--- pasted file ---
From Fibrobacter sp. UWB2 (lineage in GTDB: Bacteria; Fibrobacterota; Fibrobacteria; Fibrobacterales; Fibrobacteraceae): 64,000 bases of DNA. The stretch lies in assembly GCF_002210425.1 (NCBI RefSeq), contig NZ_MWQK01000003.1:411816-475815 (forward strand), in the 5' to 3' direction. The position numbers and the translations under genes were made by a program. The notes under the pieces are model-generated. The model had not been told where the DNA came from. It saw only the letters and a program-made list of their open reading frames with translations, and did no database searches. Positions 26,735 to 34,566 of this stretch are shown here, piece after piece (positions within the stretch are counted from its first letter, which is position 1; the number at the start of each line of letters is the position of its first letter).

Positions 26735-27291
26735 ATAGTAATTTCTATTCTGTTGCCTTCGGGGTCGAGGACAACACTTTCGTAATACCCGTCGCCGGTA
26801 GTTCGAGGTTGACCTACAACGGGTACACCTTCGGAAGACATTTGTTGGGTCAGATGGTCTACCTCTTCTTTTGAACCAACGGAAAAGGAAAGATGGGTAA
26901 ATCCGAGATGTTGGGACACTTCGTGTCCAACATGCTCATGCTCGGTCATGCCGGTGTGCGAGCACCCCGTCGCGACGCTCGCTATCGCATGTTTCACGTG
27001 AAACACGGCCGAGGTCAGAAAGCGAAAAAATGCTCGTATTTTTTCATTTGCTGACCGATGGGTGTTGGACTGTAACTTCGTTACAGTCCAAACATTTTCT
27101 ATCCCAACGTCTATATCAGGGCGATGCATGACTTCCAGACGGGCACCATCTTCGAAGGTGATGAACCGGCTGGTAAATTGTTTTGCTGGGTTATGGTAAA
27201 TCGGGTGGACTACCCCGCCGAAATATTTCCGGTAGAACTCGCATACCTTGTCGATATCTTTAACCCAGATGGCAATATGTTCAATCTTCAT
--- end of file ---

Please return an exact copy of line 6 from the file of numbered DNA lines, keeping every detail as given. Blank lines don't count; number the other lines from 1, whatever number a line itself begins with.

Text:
27001 AAACACGGCCGAGGTCAGAAAGCGAAAAAATGCTCGTATTTTTTCATTTGCTGACCGATGGGTGTTGGACTGTAACTTCGTTACAGTCCAAACATTTTCT